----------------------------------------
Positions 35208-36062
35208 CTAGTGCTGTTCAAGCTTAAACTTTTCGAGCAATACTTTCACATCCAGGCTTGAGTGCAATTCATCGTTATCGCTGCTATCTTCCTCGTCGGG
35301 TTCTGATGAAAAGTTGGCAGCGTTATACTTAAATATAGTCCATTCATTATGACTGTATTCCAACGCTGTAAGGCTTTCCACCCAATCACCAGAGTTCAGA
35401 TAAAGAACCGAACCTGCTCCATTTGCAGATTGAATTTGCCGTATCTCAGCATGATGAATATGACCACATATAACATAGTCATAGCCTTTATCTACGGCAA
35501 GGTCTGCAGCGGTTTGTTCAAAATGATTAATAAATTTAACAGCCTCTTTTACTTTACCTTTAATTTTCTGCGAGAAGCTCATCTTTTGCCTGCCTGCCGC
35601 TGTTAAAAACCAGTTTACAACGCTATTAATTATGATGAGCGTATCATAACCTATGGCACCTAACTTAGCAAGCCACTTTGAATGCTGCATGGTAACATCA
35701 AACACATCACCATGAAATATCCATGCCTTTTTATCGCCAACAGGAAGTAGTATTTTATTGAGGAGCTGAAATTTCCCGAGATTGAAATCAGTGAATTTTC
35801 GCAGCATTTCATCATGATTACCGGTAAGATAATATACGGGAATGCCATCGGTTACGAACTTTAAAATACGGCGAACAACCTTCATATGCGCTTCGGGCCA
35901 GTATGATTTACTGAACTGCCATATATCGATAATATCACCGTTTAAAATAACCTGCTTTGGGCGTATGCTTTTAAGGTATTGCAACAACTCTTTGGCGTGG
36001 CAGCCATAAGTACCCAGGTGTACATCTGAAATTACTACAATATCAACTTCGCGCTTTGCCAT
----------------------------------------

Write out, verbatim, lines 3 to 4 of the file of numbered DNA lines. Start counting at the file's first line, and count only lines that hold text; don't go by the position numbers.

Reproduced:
35301 TTCTGATGAAAAGTTGGCAGCGTTATACTTAAATATAGTCCATTCATTATGACTGTATTCCAACGCTGTAAGGCTTTCCACCCAATCACCAGAGTTCAGA
35401 TAAAGAACCGAACCTGCTCCATTTGCAGATTGAATTTGCCGTATCTCAGCATGATGAATATGACCACATATAACATAGTCATAGCCTTTATCTACGGCAA